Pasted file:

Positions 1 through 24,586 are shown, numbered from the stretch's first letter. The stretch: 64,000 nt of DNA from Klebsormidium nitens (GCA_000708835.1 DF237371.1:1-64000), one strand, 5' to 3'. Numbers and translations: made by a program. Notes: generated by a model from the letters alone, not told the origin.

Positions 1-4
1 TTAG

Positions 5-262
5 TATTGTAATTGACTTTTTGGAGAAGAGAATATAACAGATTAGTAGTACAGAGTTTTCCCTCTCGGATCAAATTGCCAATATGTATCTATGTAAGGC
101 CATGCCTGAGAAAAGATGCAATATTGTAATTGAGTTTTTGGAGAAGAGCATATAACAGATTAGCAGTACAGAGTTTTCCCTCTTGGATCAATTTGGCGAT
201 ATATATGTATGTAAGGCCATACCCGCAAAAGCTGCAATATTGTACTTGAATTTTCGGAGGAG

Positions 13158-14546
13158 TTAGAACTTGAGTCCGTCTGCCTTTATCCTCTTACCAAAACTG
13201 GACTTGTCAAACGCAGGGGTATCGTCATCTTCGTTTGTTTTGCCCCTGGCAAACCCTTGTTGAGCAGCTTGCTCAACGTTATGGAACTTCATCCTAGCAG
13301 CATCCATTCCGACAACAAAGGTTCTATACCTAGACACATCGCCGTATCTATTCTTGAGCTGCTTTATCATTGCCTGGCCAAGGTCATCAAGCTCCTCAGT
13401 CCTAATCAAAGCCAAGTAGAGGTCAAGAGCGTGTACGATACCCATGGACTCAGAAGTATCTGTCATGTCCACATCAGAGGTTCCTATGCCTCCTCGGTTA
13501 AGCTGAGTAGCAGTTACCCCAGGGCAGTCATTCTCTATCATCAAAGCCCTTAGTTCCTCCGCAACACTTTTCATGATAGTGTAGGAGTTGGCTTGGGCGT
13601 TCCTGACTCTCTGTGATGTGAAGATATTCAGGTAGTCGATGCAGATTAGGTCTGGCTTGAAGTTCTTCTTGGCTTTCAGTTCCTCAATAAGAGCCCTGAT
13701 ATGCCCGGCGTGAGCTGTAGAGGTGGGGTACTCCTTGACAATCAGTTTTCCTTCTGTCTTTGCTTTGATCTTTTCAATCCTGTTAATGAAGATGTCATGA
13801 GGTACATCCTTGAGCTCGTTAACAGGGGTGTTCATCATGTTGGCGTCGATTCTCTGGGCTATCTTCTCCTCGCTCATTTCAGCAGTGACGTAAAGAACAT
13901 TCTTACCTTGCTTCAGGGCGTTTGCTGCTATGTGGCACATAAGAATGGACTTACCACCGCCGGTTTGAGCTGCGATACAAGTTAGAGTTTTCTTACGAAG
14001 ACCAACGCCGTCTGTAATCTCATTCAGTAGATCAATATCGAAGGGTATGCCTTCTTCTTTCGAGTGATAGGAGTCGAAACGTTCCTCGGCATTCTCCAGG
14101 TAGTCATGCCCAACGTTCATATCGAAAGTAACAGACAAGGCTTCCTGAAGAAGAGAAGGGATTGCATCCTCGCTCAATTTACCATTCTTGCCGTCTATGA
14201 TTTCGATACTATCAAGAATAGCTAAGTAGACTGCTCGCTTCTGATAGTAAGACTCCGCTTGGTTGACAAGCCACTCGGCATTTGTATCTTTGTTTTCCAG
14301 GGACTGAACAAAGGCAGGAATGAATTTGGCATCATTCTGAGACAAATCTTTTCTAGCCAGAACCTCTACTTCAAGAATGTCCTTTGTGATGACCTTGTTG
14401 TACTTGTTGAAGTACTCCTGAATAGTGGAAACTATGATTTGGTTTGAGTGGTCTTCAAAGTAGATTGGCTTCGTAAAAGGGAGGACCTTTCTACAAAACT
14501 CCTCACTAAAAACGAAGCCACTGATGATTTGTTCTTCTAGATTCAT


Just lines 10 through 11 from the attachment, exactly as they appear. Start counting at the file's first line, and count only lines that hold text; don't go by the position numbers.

13201 GACTTGTCAAACGCAGGGGTATCGTCATCTTCGTTTGTTTTGCCCCTGGCAAACCCTTGTTGAGCAGCTTGCTCAACGTTATGGAACTTCATCCTAGCAG
13301 CATCCATTCCGACAACAAAGGTTCTATACCTAGACACATCGCCGTATCTATTCTTGAGCTGCTTTATCATTGCCTGGCCAAGGTCATCAAGCTCCTCAGT